Horsemanship

Rod Freeman

Rod Freeman

Sales Associate, GRI

C: 406.369.0320 O: 406.375.0166

Email Website

120 South 5th Street
Suite 201

O: 406.375.0166 F: 406.375.0165

As a student of horsemanship, I discovered several years ago while working with a Ranch buyer from California, who is also an avid horseman, that he was unaware that there is a strong culture of Vaquero horsemanship here in Montana.  As Vaquero horsemanship evolved from Spain to Mexico to the Southwest of the US and became dominate in California during the 17 and 1800’s that evolution has included an expansion of the terms to describe it.  

Following the gold rush in California the large ranches in California begin to break up and the ranchers migrated north and west into Northern California, Oregon, Nevada and Idaho.  With that migration the term Vaquero, with the Spanish pronunciation with a hard v or “ba’kero”, the anglicized version became buckaroo, a term that is still used.  The original Vaquero, who trained their horses to such a degree that it is truly an art form, did employ some crude methods, particularly in the early stages of that training.  The continued refinement of this training method eliminated the crudeness and has become very commonly known as the Natural Horsemanship Method, with its most famous contributors being Bill and Tom Dorrance who were mentors to Ray Hunt.  Ray became a world famous clinician and mentored the likes of Buck Brannaman.  Buck was born and raised here in Montana and attended his first Ray Hunt clinic here.  The Buckaroo migrated to Montana and Wyoming in the late 1800’s and many of the larger ranches here in Montana are staffed with practitioners of this art.  The evolution has continued with many of Ray and Buck’s students and assistances having learned the art to the point that they live in Montana and provide clinics and lessons throughout the State.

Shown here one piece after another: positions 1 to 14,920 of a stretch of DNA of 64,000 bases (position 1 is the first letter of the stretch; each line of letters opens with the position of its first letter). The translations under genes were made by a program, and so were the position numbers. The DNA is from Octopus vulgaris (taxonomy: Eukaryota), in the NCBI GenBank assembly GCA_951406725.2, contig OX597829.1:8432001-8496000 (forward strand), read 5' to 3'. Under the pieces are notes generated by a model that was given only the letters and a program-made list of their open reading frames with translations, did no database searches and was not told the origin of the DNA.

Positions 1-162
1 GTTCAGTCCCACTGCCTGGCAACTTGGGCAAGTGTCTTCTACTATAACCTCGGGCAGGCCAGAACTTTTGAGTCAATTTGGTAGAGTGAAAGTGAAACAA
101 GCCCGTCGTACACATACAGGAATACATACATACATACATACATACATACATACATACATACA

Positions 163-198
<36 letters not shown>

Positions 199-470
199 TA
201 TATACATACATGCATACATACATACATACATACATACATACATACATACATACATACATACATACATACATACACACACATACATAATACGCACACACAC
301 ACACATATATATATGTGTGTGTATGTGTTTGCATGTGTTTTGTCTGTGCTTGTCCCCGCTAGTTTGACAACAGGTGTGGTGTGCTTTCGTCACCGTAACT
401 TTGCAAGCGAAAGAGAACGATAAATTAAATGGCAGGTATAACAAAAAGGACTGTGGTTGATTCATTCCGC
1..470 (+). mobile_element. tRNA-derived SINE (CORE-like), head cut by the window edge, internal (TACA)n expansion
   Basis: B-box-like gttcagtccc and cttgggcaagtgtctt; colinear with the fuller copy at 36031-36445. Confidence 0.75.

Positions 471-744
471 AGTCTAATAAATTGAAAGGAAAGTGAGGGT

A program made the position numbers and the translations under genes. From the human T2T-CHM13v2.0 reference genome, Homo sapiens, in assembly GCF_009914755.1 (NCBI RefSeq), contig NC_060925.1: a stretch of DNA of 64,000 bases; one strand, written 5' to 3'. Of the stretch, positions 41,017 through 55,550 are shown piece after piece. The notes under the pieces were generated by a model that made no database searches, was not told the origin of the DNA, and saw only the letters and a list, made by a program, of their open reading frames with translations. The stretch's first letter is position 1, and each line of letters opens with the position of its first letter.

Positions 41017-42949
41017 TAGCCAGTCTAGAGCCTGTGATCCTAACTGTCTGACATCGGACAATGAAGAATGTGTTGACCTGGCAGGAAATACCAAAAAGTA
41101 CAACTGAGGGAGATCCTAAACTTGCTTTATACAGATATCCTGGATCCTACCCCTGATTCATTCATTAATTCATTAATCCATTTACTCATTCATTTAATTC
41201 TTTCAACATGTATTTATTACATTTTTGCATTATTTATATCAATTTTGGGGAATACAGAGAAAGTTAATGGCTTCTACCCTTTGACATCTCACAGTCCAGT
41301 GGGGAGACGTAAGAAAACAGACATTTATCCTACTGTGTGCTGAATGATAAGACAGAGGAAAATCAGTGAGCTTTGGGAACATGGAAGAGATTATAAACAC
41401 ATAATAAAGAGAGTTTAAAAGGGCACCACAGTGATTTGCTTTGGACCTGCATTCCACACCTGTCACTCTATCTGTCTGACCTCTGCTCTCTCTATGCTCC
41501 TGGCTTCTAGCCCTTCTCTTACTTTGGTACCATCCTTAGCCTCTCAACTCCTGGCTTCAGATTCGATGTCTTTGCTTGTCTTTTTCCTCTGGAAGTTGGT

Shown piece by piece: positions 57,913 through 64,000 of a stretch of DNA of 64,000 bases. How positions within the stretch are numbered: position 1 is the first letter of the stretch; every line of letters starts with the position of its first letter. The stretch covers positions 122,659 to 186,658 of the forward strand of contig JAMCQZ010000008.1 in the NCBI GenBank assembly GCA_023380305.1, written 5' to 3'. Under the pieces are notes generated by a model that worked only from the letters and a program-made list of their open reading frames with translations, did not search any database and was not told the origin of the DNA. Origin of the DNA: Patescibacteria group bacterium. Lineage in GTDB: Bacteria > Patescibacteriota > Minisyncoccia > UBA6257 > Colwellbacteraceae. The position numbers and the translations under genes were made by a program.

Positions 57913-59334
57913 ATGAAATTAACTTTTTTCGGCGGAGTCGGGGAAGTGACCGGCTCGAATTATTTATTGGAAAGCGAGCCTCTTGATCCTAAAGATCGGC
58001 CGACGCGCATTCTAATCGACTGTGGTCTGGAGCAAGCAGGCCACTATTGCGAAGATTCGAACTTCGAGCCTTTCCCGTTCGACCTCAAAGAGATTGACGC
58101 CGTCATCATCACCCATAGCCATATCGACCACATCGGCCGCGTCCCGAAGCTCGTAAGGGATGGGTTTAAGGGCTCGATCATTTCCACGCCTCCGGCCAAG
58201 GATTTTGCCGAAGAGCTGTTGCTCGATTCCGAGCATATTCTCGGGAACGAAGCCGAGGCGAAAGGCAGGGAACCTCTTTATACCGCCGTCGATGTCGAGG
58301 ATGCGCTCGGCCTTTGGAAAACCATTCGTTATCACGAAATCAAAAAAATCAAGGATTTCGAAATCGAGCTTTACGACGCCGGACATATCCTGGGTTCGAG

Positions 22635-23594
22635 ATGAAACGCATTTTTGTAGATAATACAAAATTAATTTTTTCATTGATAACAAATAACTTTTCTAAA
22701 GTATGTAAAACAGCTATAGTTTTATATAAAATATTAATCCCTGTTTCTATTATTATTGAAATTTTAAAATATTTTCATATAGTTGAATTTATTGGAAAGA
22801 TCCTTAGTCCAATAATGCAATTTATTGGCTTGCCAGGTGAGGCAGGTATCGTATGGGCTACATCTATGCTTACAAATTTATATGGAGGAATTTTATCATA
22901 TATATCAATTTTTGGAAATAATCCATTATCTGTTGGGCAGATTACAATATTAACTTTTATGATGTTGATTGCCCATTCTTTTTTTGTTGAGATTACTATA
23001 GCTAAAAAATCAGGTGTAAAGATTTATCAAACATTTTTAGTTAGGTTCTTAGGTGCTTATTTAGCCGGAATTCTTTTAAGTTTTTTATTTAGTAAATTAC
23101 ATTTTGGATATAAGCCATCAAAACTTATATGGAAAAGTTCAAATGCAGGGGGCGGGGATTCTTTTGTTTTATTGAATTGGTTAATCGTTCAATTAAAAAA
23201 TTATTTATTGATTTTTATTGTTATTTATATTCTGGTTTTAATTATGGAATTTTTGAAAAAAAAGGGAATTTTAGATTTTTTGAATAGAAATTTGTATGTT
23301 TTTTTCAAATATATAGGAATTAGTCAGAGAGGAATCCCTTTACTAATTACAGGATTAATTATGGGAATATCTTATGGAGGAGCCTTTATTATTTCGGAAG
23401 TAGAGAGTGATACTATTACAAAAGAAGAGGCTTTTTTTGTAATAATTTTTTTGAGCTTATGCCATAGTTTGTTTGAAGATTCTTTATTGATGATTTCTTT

The result of all of this is that Vaquero style horsemanship, Buckaroo horsemanship or Natural Horsemanship is alive and well here in Montana!